What percentage of newly-minted AU alums with biology degrees go to grad school? What proportion of recent international studies graduates end up working in government? What might new alumni with accounting degrees expect to earn?
It's all at your fingertips on American University's new website, We KNOW Success: Where AU Graduates Land. The expansive, illustrative, data-driven site details job and graduate school outcomes, work sector choices, and salary ranges for recent AU graduates.
"It provides prospective students and families with simple, direct, and reliable information on the early outcomes of graduates who earn degrees from AU," says Teresa Flannery, vice president for communication.
The site, which can be found at www.american.edu/weknowsuccess/, chronicles the success of AU students within six months of graduation. We KNOW Success combines data from three recent graduating classes of bachelor's and master's degree students (2011-2013). You can check statistics by school (such as the College of Arts and Sciences or the School of Public Affairs), by major (economics, political science, etc.), or degree (bachelor's and master's, with some information about doctoral degree programs).
For many universities, collecting information on recent graduates yields low response rates and inconclusive results. Yet through assiduous data collection, strong community engagement, and active social media and LinkedIn monitoring, AU has achieved a remarkably high rate of completion for data gathered about the next destination of recent alumni.
"We realized we were sitting on a really powerful resource, in terms of this data," says Flannery. "It's very unusual for a university of our size to have responses from three quarters or more of our graduates at both grad and undergraduate levels. And it seemed responsible to share that information and make it more widely available."
The end result is an illuminating, user-friendly website accessible to the public. The site is the product of an 11-month collaboration by the Career Center, the Office of Institutional Research and Assessment, the Office of Information Technology, and University Communications and Marketing.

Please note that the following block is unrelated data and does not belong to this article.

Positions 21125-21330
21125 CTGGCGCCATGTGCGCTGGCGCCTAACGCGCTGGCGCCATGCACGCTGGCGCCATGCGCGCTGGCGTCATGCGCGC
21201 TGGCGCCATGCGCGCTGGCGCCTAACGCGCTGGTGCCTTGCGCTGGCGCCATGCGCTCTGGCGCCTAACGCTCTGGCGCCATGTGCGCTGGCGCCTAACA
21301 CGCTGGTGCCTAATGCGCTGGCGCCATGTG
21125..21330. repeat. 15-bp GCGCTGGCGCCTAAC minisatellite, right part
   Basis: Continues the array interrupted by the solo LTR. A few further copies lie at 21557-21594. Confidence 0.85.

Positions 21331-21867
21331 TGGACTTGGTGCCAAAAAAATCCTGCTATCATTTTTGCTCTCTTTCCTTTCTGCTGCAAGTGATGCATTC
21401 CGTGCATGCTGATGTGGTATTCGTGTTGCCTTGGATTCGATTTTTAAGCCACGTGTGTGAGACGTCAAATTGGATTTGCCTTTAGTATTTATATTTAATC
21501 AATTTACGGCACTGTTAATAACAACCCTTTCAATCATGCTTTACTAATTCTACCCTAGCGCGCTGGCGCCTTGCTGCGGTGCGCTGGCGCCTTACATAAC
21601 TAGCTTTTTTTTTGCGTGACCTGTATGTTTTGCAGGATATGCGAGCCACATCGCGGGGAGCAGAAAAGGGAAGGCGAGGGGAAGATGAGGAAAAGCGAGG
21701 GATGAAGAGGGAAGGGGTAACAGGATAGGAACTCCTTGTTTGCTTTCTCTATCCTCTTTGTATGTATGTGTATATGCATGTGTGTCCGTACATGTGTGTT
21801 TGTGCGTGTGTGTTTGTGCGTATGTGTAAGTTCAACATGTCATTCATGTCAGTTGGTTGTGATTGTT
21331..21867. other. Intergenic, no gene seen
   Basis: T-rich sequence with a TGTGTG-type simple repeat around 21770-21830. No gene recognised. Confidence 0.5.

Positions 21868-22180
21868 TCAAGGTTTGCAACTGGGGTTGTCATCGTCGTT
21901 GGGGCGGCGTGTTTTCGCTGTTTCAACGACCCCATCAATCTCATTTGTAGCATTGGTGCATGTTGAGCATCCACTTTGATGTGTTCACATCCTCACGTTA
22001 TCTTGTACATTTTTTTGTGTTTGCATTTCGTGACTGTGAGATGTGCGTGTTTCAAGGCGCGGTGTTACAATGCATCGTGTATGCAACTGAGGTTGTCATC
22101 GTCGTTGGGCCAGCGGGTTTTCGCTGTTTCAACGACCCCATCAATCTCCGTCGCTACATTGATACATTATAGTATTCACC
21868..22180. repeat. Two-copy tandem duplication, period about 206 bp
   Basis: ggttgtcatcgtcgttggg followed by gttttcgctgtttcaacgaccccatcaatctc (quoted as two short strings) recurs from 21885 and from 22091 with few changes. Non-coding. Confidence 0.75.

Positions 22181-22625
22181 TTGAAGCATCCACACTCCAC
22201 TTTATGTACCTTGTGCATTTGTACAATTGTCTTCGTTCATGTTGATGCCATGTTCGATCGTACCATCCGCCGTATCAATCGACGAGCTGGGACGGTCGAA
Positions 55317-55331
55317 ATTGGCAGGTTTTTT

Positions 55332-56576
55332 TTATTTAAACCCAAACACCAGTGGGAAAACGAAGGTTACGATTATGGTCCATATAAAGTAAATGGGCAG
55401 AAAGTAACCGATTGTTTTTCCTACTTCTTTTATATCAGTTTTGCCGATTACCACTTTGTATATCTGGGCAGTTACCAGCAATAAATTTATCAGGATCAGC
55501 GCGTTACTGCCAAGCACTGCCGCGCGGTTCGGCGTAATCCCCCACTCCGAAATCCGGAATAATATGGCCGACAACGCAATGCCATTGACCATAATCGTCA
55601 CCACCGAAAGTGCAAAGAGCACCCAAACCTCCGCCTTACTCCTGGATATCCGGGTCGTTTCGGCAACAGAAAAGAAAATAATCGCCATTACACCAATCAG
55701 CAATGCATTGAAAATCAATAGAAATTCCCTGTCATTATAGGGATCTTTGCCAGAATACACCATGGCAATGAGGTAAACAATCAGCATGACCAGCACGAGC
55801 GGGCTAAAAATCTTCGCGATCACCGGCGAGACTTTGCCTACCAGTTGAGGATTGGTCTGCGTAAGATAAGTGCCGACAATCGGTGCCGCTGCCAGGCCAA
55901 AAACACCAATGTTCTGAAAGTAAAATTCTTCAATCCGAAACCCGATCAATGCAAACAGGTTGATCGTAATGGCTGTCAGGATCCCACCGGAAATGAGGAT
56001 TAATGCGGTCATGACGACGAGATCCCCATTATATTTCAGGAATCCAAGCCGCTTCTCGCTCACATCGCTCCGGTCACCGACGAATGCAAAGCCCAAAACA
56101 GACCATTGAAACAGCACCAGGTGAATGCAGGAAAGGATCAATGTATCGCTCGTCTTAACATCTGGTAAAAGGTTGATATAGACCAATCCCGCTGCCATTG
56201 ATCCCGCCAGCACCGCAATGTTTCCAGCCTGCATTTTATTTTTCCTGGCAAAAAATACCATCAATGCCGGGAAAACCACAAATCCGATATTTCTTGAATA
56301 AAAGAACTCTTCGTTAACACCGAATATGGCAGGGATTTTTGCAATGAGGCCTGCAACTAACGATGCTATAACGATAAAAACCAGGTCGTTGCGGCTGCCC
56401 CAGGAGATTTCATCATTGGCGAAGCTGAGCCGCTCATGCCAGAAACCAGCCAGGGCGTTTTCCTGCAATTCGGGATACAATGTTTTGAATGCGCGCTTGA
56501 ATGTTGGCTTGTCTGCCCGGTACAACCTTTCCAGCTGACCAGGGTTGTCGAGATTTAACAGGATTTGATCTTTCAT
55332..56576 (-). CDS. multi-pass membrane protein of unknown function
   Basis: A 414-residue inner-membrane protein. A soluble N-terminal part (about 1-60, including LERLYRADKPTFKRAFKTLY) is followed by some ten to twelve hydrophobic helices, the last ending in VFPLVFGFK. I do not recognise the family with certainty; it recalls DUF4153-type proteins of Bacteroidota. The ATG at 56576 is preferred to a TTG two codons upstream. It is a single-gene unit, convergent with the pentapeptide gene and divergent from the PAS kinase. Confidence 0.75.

"This website fits an existing need in the broader community of people who are considering attending universities like ours," says Gihan Fernando, executive director of the Career Center. "And it allows us to showcase some of the terrific successes that we've had over the years."
Worth the Investment
The overall numbers tell an encouraging story: 88 percent of bachelor's degree holders are working or in graduate school, while 91 percent of master's graduates are employed or pursuing other advanced degrees. Both percentages include people working while attending graduate school. Equally impressive: 85 percent of those who are working hold jobs related to their degree. "The vast majority of our students, in most categories, come out of here with a positive outcome," says Fernando.
With heightened national scrutiny over the value of a college education, these numbers demonstrate that prospective AU students and parents will be getting a strong return on their investment. "It's allowing them to make more informed decisions," adds Flannery.
The World is Your Oyster
The Career Center and other AU offices have paid special attention to students' professional development and job prospects. Fernando says 89 percent of all undergrads do internships while attending AU. This trend greatly enhances the likelihood of a student being employed within six months of graduation.
AU students' most popular internship destinations—such as the State Department and the World Bank—are included on the site. One section comprises short bios of high-achieving recent alums, including Deon Jones (SPA/BA '14), who became the youngest elected official in Washington, D.C. history by winning a seat on the Advisory Neighborhood Commission; and Fanta Aw, who earned her bachelor's, master's, and Ph.D. here and works as AU's assistant vice president of campus life.
We KNOW Success also reveals that AU students are choosing a wide variety of career paths. With AU's traditional emphasis on public service, it's not surprising that nearly half of bachelor's degree recipients chose either non-profit or government work. Yet a full 53 percent of former undergrads surveyed work in the private sector. When examining recent master's degree recipients, the economic sector breakdown is remarkably balanced: 35 percent work at for-profit companies, 32 percent in government, and 31 percent with non-profits.
"From a university perspective, we are not about telling students, 'You should be doing X, Y, or Z.' We're really about trying to help you, from the beginning, identify what your interests are and then help you achieve that," says Fernando. "It's about making good choices for yourself, and doing it with knowledge and information."